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Intestinal mucosal triacylglycerol accumulation secondary to decreased lipid secretion in obese and high fat fed mice.

Douglass JD, Malik N, Chon SH, Wells K, Zhou YX, Choi AS, Joseph LB, Storch J - Front Physiol (2012)

Bottom Line: Fewer changes were found in mucosal samples from the fasted state animals.Remarkably, oral fat tolerance tests showed a striking reduction in the plasma appearance of an oral fat load in the ob/ob and WT-HF mice compared to WT-LF.Moreover, even in the absence of frank obesity, HF feeding leads to a large decrease in the rate of intestinal lipid secretion.

View Article: PubMed Central - PubMed

Affiliation: Department of Nutritional Sciences, School of Environmental and Biological Sciences, Rutgers University New Brunswick, NJ, USA.

ABSTRACT
The ectopic deposition of fat in liver and muscle during obesity is well established, however surprisingly little is known about the intestine. We used the ob/ob mouse and C57BL6/J mice fed a high fat (HF) diet to examine the effects of obesity and the effects of HF feeding, respectively, on intestinal mucosal triacylglycerol (TG) accumulation. Male C57BL6/J (wild-type, WT) mice were fed low fat (LF; 10% kcal as fat) or HF (45%) diets, and ob/ob mice were fed the LF diet, for 3 weeks. In this time frame, the WT-HF mice did not become obese, enabling independent examination of effects of the HF diet and effects of obesity. Analysis of intestinal lipid extracts from fed and fasted animals demonstrated that the mucosa, like other tissues, accumulates excess lipid. In the fed state, mucosal triacylglycerol (TG) levels were threefold and fivefold higher in the WT-HF and ob/ob mice, respectively, relative to the WT-LF mice. In the fasted state, mucosa from ob/ob mice had threefold higher TG levels relative to WT-LF mucosa. q-PCR analysis of mucosal mRNA from fed state mice showed alterations in the expression of several genes related to both anabolic and catabolic lipid metabolism pathways in WT-HF and ob/ob mice relative to WT-LF controls. Fewer changes were found in mucosal samples from the fasted state animals. Remarkably, oral fat tolerance tests showed a striking reduction in the plasma appearance of an oral fat load in the ob/ob and WT-HF mice compared to WT-LF. Overall, the results demonstrate that the intestinal mucosa accumulates excess TG during obesity. Changes in the expression of lipid metabolic and transport genes, as well as reduced secretion of dietary lipid from the mucosal cells into the circulation, may contribute to the TG accumulation in intestinal mucosa during obesity. Moreover, even in the absence of frank obesity, HF feeding leads to a large decrease in the rate of intestinal lipid secretion.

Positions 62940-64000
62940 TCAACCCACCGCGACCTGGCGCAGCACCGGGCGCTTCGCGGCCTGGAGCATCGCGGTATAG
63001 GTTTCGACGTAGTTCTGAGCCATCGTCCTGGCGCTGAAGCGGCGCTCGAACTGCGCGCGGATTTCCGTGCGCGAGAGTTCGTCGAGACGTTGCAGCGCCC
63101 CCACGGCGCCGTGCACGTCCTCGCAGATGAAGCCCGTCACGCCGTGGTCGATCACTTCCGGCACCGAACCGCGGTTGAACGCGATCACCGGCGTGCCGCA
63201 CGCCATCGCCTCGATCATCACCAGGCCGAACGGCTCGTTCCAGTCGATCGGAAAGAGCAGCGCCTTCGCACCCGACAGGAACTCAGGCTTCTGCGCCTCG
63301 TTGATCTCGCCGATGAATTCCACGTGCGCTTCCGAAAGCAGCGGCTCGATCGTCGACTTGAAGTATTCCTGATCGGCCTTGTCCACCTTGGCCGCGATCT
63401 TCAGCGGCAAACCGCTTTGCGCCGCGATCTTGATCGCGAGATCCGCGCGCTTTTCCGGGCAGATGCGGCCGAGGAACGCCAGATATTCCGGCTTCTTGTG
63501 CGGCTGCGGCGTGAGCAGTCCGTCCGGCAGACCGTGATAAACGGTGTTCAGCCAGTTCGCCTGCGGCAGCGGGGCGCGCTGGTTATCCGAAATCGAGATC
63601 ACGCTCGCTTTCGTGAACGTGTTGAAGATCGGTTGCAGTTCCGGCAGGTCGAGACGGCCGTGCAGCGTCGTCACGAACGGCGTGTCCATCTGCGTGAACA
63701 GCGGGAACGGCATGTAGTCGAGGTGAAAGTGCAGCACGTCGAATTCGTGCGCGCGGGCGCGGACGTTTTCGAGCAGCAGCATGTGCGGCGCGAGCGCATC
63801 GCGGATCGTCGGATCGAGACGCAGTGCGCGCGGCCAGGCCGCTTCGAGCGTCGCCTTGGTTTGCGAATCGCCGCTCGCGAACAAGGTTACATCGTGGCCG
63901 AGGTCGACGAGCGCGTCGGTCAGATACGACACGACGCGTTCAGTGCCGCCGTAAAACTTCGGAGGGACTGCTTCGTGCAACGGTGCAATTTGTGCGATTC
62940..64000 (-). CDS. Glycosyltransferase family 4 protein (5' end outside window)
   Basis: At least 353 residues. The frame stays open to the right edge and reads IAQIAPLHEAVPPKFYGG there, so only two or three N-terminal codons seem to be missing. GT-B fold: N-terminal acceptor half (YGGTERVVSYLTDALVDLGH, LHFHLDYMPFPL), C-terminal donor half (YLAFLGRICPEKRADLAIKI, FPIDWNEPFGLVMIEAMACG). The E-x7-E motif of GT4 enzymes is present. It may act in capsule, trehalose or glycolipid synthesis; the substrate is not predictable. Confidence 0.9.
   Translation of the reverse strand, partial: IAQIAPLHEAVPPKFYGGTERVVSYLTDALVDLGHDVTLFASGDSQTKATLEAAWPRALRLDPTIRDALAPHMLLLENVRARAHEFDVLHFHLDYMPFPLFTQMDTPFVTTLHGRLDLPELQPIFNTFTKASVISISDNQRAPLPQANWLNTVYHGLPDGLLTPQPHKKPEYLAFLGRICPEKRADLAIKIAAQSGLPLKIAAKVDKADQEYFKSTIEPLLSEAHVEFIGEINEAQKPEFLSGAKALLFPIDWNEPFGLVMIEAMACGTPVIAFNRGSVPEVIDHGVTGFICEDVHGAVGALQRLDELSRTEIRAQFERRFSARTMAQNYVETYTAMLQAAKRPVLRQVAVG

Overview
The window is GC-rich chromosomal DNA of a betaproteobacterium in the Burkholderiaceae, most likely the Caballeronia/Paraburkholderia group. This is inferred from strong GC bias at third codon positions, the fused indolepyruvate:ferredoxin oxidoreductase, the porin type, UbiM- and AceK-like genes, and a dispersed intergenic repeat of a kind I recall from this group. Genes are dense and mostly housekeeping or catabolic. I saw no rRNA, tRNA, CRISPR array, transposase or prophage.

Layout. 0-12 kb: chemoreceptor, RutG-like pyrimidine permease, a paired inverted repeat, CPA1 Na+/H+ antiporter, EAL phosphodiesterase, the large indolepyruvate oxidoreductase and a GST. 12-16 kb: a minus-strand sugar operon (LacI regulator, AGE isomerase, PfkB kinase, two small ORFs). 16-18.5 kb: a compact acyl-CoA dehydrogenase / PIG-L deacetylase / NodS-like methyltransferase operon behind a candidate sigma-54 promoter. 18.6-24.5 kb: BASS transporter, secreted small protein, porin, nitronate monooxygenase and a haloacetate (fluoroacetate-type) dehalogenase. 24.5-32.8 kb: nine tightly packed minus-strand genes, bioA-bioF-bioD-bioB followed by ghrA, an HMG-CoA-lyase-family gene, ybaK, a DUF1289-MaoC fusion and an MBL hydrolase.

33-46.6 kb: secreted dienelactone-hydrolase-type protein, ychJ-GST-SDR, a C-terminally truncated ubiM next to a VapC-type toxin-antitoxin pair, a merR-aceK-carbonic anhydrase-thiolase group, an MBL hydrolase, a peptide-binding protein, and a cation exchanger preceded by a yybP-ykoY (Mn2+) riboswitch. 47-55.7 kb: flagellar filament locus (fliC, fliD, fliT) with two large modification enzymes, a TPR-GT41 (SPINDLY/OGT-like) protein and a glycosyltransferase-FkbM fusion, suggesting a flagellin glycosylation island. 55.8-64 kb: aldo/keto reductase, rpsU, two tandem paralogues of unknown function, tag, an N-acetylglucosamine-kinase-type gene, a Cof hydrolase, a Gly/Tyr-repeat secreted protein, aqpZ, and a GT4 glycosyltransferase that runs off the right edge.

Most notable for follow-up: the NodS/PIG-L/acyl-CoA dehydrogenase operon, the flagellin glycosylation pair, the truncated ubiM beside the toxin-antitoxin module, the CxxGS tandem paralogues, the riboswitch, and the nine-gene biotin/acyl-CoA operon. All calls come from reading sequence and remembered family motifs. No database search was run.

No MeSH data available.


Related in: MedlinePlus

Lipid accumulation in fed state proximal intestinal mucosa. (A) LF-fed WT mice (B) HF fed WT mice (C) LF-fed ob/ob mice. 40× magnification, 10 μm section, ORO, and H&E stain, as described in Section “Materials and Methods.”
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Figure 3: Lipid accumulation in fed state proximal intestinal mucosa. (A) LF-fed WT mice (B) HF fed WT mice (C) LF-fed ob/ob mice. 40× magnification, 10 μm section, ORO, and H&E stain, as described in Section “Materials and Methods.”

Mentions: Neutral lipid accumulation in duodenal sections from the proximal small intestine of fed mice was visualized using ORO staining. In keeping with the biochemical analysis, pronounced staining was observed in ob/ob mucosa, and greater staining was found in WT–HF compared to WT–LF mucosa (Figures 3A–C). We noticed during sectioning and histological preparation that the ob/ob mucosal samples were more fragile than either of the WT samples, as seen by decreased mucosal integrity (Figure 3C).